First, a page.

Trading Home Improvement Giants Home Depot, Lowe’s Before Earnings

NEW YORK (TheStreet) -- Unusual weather in the U.S. in 2014 has increased spending for home repairs. There are two giants in this segment of the retail-wholesale sector, and they report quarterly earnings Tuesday and Wednesday.

Dow Jones Industrial Average component Home Depot (HD) ($83.69) plans to report results before the opening bell on Tuesday, and analysts expect the company to report earnings per share of $1.45. The stock set a new all-time intraday high at $84.09 on Friday, which was a gain of just 2.1% year to date. Even so, the stock has outperformed the Dow Jones Industrial Average, which has a year-to-date gain of just 0.5%. (Contributor Richard Saintvilius has called this the best bargain stock in the retail sector.)

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Home Depot is the larger of the two companies with 365,000 employees and 2,263 store locations, most of which are in the U.S. It has a market cap of $114.5 billion, a price-to-earnings ratio of 20 based on 12-month trailing earnings and a dividend yield of 2.3%.

Lowe's (LOW)   plans to report before the opening bell on Wednesday, and analysts expect the company to report EPS of $1.02. Lowe's set its all-time high at $52.08 on Nov. 15, 2013 but knocked on the door of that high on Friday, trading as high as $51.19, which marked a gain of 3.3% year to date, slightly ahead of Home Depot.

Lowe's has 167,000 employees and 1,836 store locations, most of them in the U.S. The company has a market cap of $50.9 billion, a 12-month trailing P/E of 21 and a dividend yield of 1.8%.

Both stocks lag the S&P 500, which has a gain of 5.8% year to date.

Where I live in Pasco County, Fla., the nearest Home Depot or Lowe's is 10 to15 miles away. That will soon change as Lowe's is building a new store five miles away on State Road 54, just off Highway 41.

Let's compare the weekly charts of the two home improvement companies.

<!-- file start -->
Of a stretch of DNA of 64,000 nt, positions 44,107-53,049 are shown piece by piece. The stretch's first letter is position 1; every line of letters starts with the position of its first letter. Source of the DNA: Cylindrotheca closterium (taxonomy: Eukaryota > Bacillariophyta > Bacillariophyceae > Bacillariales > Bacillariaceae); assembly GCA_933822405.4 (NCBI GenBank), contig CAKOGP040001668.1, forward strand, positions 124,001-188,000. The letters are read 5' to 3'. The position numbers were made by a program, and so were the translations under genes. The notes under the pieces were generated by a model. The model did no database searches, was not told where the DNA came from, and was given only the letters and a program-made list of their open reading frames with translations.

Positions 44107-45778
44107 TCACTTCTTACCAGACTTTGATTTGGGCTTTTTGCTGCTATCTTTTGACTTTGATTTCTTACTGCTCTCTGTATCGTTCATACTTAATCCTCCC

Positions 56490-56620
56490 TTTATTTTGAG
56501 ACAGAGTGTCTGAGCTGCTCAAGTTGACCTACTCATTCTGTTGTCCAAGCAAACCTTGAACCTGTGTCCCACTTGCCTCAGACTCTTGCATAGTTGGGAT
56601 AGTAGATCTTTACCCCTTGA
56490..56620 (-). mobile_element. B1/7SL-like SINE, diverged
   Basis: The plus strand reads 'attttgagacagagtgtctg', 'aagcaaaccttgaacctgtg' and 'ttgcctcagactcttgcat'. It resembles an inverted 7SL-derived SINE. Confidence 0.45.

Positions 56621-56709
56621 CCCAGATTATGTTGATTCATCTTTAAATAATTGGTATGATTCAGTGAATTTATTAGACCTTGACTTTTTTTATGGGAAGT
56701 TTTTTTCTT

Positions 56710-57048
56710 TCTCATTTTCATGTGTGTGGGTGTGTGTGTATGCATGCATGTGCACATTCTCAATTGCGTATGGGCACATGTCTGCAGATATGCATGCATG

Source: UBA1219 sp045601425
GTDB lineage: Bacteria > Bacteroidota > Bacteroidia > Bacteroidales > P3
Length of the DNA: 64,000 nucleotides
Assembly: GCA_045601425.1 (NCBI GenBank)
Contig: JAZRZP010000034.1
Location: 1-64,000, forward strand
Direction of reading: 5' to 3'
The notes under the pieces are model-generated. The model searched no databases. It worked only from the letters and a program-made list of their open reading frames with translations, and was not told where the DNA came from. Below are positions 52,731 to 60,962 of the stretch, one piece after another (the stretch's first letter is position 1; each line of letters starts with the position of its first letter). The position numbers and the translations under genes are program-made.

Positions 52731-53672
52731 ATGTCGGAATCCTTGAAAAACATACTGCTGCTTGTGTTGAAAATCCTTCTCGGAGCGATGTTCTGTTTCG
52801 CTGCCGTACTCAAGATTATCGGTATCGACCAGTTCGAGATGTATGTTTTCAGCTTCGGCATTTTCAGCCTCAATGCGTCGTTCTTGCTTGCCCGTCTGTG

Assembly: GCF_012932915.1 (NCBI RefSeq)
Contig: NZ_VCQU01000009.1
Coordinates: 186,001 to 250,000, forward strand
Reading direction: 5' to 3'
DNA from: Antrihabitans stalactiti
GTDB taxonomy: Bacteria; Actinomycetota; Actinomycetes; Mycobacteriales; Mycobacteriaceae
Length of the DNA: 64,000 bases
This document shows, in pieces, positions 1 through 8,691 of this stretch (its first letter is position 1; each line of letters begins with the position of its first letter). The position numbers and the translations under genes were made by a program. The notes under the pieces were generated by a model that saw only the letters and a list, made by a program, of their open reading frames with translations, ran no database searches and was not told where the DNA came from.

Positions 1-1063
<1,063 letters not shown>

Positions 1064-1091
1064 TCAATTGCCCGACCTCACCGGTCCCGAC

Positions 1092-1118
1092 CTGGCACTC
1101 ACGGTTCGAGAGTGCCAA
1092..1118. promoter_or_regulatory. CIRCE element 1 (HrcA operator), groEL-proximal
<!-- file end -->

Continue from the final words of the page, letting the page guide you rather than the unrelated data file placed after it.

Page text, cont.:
Courtesy of MetaStock Xenith

Home Depot ($83.69) has a positive weekly chart with its five-week modified moving average at $81.20. The huge rally for the stock began with a test of its 200-week simple moving average when it was $28.79 two years ago. I consider the 200-week SMA as the long-term "reversion to the mean," which is now $57.72.

Investors looking to buy Home Depot stock should consider entering good-'til-canceled limit orders to buy weakness to semiannual and monthly value levels at $80.84 and $80.29, respectively.

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Investors looking to book profits should consider entering good-'til-canceled limit orders to sell strength to semiannual and quarterly risky levels at $93.55 and $95.40, respectively.

Courtesy of MetaStock Xenith

Lowe's ($50.00) has a positive but overbought weekly chart with its five-week modified moving average at $48.29. The huge rally for the stock began with a breakout above its 200-week simple moving average when it was $21.76 in November 2011. I consider the 200-week SMA as the long-term "reversion to the mean," which is now $34.20.

Investors looking to buy Lowe's stock should consider entering good-'til-canceled limit orders to buy weakness to monthly and semiannual value levels at $48.46 and $42.46, respectively.

Investors looking to book profits should consider entering good-'til-canceled limit orders to sell strength to semiannual and quarterly risky levels at $51.43 and $57.35, respectively.

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At the time of publication the author held no positions in any of the stocks mentioned.

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This article represents the opinion of a contributor and not necessarily that of TheStreet or its editorial staff

Richard Suttmeier is the chief market strategist at ValuEngine.com. He has been a professional in the U.S. Capital Markets since 1972, transferring his engineering skills to the trading and investment world.

Suttmeier has an engineering degree from Georgia Tech and a Master of Science degree from Brooklyn Poly. He began his career in the financial services industry in 1972 trading U.S. Treasury securities in the primary dealer community. He became the first long bond trader for Bache in 1978, and formed the Government Bond Department at LF Rothschild in 1981, helping establish that firm as a primary dealer in 1986. This experience gives him the insights to be an expert on monetary policy, which he features in his newsletters, and market commentary.

Suttmeier's industry licenses include, Series 7 and Registered Principal (Series 24). He has been the Chief Market Strategist for ValuEngine.com since 2008 and often appears on financial TV.

Click here for details on Suttmeier's "Buy and Trade" investment strategy.

Richard Suttmeier can be reached at RSuttmeier@Gmail.com

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